See the list of IDISA Field Movement operations for the individual operations and their semantics.


The IDISA toolkit project is to support the use of IDISA as a standard programming model for portable SIMD programming. The project has the following components.

IDISA Generator Kit

The IDISA generator kit is used to generate IDISA implementations for given source language/compiler/architecture combinations. For example, we could generate an IDISA language consist of a C library using GCC vector conventions for the Power PC Altivec instruction set, or a C++ library using MSVC conventions for the Intel SSE2 instruction set. However, it should also have the flexibility for non-SIMD implementations such as implementation of a Python library using Python conventions for operations on unbounded bitstreams.

The generator kit should include optimization technology to ensure that the best possible IDISA implementation is realized for any given platform.

Note that there are lots of potential tricks. Another case occurs with the simd<16>::pack

  1. For example,

consider the implementation of simd<2>::add_hl(a), where addition is natively supported for only larger field widths. A direct implementation requires 1 shift, two mask and one add operation.

simd<2>::add_hl(a) = simd<16>::add(simd<16>::srli(a, 1) & simd<2>::constant(1), a & simd<2>:constant(1))

But one of the masks can be eliminated by taking advantage of the properties of 2-bit subtraction.

simd<2>::add_hl(a) = simd<16>::sub(a, simd<16>::srli(a, 1) & simd<2>::constant(1))

IDISA Test Generator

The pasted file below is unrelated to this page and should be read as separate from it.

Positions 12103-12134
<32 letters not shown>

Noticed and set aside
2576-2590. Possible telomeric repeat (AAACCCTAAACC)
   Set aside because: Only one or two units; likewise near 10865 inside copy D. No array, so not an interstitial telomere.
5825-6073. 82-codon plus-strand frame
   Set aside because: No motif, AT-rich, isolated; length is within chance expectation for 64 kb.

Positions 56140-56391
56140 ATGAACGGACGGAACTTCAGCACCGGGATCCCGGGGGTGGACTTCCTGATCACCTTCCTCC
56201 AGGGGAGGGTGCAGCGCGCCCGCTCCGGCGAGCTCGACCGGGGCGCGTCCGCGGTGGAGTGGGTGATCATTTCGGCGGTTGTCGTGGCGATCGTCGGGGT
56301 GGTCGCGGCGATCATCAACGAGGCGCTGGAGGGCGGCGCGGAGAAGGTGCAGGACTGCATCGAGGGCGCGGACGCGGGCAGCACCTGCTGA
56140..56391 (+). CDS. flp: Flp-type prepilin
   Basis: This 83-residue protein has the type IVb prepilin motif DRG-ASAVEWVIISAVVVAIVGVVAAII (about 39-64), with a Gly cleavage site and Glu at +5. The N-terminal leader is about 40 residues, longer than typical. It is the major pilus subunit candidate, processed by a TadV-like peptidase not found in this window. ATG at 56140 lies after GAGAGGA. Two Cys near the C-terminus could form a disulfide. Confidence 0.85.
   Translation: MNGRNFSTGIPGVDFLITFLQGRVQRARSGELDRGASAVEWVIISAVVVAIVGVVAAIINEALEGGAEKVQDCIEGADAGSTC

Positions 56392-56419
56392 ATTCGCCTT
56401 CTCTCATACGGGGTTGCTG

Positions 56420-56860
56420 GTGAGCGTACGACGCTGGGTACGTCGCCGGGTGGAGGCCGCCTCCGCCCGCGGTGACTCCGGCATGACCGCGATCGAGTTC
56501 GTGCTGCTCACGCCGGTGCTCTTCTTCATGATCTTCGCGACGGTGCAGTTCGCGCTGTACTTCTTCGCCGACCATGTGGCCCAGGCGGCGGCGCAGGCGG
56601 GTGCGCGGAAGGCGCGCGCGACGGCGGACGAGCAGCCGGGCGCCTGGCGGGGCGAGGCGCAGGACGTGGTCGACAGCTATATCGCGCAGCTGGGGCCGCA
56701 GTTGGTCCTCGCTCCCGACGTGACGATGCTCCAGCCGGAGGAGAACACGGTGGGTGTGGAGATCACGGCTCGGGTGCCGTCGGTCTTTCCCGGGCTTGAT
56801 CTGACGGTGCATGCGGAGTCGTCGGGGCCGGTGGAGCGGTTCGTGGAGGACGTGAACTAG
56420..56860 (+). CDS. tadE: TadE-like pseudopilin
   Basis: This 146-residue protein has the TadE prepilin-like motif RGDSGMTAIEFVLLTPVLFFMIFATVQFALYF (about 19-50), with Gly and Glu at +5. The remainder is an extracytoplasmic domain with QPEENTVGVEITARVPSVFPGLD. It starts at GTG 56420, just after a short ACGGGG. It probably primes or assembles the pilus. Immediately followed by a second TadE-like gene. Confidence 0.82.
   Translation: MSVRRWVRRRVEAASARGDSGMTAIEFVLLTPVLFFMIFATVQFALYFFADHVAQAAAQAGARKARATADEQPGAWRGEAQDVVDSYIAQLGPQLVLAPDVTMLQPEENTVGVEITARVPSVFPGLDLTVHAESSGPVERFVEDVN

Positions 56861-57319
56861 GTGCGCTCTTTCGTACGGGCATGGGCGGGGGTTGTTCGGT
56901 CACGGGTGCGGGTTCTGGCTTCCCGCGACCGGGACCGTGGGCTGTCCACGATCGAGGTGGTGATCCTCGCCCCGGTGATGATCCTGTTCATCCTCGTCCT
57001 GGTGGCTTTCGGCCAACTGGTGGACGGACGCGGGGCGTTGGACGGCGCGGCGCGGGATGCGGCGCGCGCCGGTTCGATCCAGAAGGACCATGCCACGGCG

The test generator complements the generator kit by producing a comprehensive test suite for correctness testing of IDISA implementations.

IDISA Compile-Time Specialization Kit

The compile-time specialization kit is used to provide optimized implementations of IDISA under known static properties of operand values. For example, if it is known that the high bit of each 4-bit field in registers a and b is zero, then a simd<4>::add(a,b) operation with no direct implementation on a particular platform can be realized by a wider-width operation that is, such as simd<16>::add(a,b) on most platforms.

Another case is implementing the IDISA nonsaturating packl using the saturating pack found with SSE, for example. In this case, the default definition requires masking:

template<> inline SIMD_type simd<16>::packl(SIMD_type r1, SIMD_type r2) {

return _mm_packus_epi16(simd_andc(r2, simd<16>::himask()), simd_andc(r1, simd<16>::himask()));


But, if we know that the high byte of each of r1 and r2 are zero, then the masks are not required. This might be the case, for example, if we have a run of UTF-16 code units in the ASCII range.

IDISA Reverse Instruction Optimizer.

Various processor architectures provide combined SIMD operations that correspond to sequences of IDISA instructions. For example, the Intel PSADBW performs a packed sum of absolute differences corresponding to the following 5 IDISA operations.

t1 = simd<8>::abs(simd<8>::sub(a,b))
psadbw = simd<64>::add(simd<32>::add(simd<16>::add(t1)))

The reverse instruction optimizer uses knowledge of these available optimized forms to generate optimized implementations where appropriate IDISA instruction sequences may be found. Note that the recognition may involve special case logic: psadbw can be efficiently used for the 8-field horizontal addition: simd<64>::add_hl(simd<32>::add_hl(simd<16>::add_hl(x))) using psadbw(x, 0).